The Knabe baby grand did a cartwheel and landed on its back, legs poking into the air. A Lester upright thudded onto its side with a final groan of strings, a death-rattling chord. After 10 pianos were dumped, a small yellow loader with a claw in front scuttled in like a vicious beetle, crushing keyboards, soundboards and cases into a pile.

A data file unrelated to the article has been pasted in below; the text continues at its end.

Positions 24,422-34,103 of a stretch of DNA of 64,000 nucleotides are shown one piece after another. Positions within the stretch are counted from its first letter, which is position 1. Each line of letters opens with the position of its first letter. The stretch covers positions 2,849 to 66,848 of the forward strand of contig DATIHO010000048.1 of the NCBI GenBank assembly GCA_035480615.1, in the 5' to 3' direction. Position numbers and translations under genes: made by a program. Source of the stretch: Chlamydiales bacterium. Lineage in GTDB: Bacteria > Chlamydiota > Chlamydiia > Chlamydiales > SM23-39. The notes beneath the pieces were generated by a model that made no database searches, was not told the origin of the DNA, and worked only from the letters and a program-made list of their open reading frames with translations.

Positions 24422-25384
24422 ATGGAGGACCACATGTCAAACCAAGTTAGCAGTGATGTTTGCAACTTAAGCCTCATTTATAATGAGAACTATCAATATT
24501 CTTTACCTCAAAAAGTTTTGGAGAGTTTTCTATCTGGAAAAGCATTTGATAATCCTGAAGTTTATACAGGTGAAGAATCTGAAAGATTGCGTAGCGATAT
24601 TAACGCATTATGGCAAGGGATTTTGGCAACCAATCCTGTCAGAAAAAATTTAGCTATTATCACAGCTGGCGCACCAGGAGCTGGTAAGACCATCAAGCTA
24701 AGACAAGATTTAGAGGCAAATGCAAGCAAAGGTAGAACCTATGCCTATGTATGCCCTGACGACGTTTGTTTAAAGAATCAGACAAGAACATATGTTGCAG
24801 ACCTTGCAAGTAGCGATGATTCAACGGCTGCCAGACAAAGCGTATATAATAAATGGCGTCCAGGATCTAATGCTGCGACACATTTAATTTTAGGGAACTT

The site, a trash-transfer station in this town 20 miles north of Philadelphia, is just one place where pianos go to die. This kind of scene has become increasingly common. The value of used pianos, especially uprights, has plummeted in recent years.